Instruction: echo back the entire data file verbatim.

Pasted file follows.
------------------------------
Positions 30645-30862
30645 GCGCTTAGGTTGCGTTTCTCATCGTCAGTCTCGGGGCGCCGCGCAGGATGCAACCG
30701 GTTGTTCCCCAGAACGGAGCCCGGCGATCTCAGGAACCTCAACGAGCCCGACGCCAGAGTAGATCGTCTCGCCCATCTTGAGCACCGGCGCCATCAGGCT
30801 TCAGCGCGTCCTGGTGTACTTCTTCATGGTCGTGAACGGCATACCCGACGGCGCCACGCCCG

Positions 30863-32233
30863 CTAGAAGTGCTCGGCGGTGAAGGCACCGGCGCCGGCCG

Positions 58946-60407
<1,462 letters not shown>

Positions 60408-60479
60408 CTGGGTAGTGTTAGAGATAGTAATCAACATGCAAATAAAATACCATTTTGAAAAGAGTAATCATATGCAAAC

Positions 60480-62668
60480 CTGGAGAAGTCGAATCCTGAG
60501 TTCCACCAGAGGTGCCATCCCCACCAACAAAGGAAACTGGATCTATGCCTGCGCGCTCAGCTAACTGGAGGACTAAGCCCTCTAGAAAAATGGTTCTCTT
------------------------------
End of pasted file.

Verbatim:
Positions 30645-30862
30645 GCGCTTAGGTTGCGTTTCTCATCGTCAGTCTCGGGGCGCCGCGCAGGATGCAACCG
30701 GTTGTTCCCCAGAACGGAGCCCGGCGATCTCAGGAACCTCAACGAGCCCGACGCCAGAGTAGATCGTCTCGCCCATCTTGAGCACCGGCGCCATCAGGCT
30801 TCAGCGCGTCCTGGTGTACTTCTTCATGGTCGTGAACGGCATACCCGACGGCGCCACGCCCG

Positions 30863-32233
30863 CTAGAAGTGCTCGGCGGTGAAGGCACCGGCGCCGGCCG

Positions 58946-60407
<1,462 letters not shown>

Positions 60408-60479
60408 CTGGGTAGTGTTAGAGATAGTAATCAACATGCAAATAAAATACCATTTTGAAAAGAGTAATCATATGCAAAC

Positions 60480-62668
60480 CTGGAGAAGTCGAATCCTGAG
60501 TTCCACCAGAGGTGCCATCCCCACCAACAAAGGAAACTGGATCTATGCCTGCGCGCTCAGCTAACTGGAGGACTAAGCCCTCTAGAAAAATGGTTCTCTT